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To the casual baseball fan, the 1932 season revolves around one moment — Babe Ruth’s “called shot” at Chicago’s Wrigley Field during Game 3 of the World Series. But as Thomas Wolf notes in his new book, 1932 was a year that sorely tested the mettle of baseball fans and the American public.
Sure, the title catches your eye: The Called Shot: Babe Ruth, The Chicago Cubs, & the Unforgettable Major League Baseball Season of 1932 (University of Nebraska Press; hardback; $36.95; 374 pages). But Wolf digs deeper and reveals the athletic and social turmoil that took place during the depths of the Great Depression.
For Ruth, life was “an endless succession of glimmering moments,” Wolf writes. The slugger’s called shot is the hook for the book, but Wolf does not address it until the late in his narrative. That’s a plus because there were so many other interesting subplots to examine. Wolf, a longtime baseball fan who has published four essays in The Cooperstown Symposium on Baseball and American Culture, tackles those vignettes with zest in a smoothly written narrative rich with detail.
Ruth hit 41 home runs and drove in 130 runs in 1932 — but at 37, he was getting old. Lou Gehrig, who always seemed to play in Ruth’s shadow, had his greatest day as a hitter when he slammed four home runs in a single game on June 3. Typical of Gehrig’s luck, he was overshadowed by New York Giants manager John McGraw, who announced his retirement the same day.
Philadelphia Athletics slugger Jimmie Foxx, meanwhile, made a serious run at Babe Ruth’s single-season home run record, finishing with 58.
In the National League, the Chicago Cubs suffered key injuries, particularly shortstop Billy Jurges, who was shot by Violet Popovich, a jilted lover, in a hotel near Wrigley Field. The Cubs also were held back by manager Rogers Hornsby, who gambled compulsively, borrowed money from his players and coaches and alienated them further with his blunt, undiplomatic style.
Wolf adds social context to his narrative, too. In 1932, the United States was deep into the Great Depression. Unemployment levels were on the rise, wages declined and businesses closed.
“It was a year of tragedy and conflict,” Wolf writes.
That was putting it mildly. Within view of the White House and the Capitol, World War I veterans who called themselves the Bonus Army marched into Washington, D.C., and camped out, demanding early payment of their bonuses promised after World War I. The money was not to be paid out until 1945, but hard times changed the dynamic, in the eyes of the veterans. They needed money in 1932 and were ready to fight for it.
That fighting spirit was prevalent in the major leagues that year, too. Umpire George Moriarty and several Chicago White Sox players tangled after a Memorial Day doubleheader, and a fight between New York Yankees catcher Bill Dickey and Washington Senators outfielder Carl Reynolds on the Fourth of the July were two of the memorable brawls.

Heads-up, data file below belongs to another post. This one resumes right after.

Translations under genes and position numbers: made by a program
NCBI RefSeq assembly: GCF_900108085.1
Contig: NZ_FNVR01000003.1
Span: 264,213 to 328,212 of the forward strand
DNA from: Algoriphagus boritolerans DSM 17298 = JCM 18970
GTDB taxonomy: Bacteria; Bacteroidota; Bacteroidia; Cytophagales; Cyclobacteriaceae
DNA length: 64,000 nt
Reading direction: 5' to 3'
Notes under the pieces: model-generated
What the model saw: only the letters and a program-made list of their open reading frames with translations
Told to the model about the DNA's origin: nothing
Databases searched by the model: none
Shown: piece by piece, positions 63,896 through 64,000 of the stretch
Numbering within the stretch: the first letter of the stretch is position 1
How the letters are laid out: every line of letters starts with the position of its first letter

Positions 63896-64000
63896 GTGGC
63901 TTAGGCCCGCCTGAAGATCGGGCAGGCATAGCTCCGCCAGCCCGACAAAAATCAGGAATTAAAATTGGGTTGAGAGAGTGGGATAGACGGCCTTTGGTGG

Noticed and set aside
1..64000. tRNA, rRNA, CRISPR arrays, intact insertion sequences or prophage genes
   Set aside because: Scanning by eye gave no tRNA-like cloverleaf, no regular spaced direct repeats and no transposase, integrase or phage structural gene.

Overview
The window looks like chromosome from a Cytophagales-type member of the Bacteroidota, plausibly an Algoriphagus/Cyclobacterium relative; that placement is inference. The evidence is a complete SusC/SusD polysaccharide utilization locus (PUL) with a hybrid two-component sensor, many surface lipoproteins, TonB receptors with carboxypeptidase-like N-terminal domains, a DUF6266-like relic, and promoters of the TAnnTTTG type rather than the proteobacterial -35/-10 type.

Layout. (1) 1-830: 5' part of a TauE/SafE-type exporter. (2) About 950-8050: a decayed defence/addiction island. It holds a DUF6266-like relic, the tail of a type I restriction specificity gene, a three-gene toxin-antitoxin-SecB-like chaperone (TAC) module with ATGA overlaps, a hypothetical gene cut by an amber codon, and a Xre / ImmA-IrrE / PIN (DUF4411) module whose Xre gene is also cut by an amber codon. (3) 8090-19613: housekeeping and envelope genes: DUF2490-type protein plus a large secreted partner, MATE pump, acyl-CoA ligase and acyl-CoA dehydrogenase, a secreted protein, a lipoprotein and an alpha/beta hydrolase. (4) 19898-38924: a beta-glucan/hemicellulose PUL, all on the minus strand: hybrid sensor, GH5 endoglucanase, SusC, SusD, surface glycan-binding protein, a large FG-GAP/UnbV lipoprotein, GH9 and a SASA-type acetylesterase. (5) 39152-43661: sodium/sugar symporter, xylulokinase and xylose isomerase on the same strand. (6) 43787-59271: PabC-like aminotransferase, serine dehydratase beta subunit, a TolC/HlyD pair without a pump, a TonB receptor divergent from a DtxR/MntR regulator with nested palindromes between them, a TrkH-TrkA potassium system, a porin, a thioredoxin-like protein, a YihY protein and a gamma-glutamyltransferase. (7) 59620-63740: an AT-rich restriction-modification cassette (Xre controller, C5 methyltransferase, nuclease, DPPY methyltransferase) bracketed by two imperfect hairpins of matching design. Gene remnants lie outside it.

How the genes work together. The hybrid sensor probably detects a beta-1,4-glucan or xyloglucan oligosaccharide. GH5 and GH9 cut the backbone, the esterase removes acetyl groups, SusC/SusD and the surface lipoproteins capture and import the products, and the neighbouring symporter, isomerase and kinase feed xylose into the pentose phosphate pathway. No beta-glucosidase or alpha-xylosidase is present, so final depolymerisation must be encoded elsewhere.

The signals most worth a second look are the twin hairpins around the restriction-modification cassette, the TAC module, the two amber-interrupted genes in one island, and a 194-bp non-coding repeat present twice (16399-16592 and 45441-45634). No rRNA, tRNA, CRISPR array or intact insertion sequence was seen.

Hornsby, who was fired with the Cubs at 53-46 and trailing Pittsburgh by five games, was in deep financial trouble in 1932. He owed back taxes on his farm to the Internal Revenue Service, and his gambling debts were an open secret in baseball. Hornsby owed money to several players and coaches on the Cubs’ squad, and whether it was admitted or not, his firing was a product of that issue, especially in what Wolf called “a tense and joyous locker room.” Hornsby would be remembered, Steve Smart wrote in 1993, as “the man who couldn’t give up the horses.”
Wolf examines many of the interesting parts of the 1932 season, but two storylines are the most compelling. The first one involves Harry “Snap” Hortman, who was serving a life sentence in an Iowa prison. Originally sentenced to death for a crime-of-passion he committed in 1901, Hortman’s sentence was changed to life in prison via appeals. By 1932, he had spent three decades at the Iowa State Men’s Reformatory in Anamosa, a “model inmate” with a “spotless record.”
Hortman was a rabid Cubs fan and also managed the prison’s baseball team, nicknamed the Snappers. Charlie Ireland, the prison warden who also loved the Cubs, allowed inmates to listen to Cubs games on the radio. The warden then took the unprecedented step of buying World Series tickets for the games scheduled in Chicago in 1932 — one for himself and his son Charles, and tickets for Hortman and another prisoner, Shorty Wakeman. They watched Games 3 and 4 at Wrigley Field.
“Sometimes I feel that I am the only person who sat beside a prison lifer at a World Series game,” Charles Ireland would recall in 1990.
When it was revealed that two prisoners had gone to watch the World Series games with their warden, there was some consternation.
“This is the last word in the pampering of criminals,” Clyde Herring, running for governor of Iowa against incumbent Dan Turner in 1932, told The Associated Press.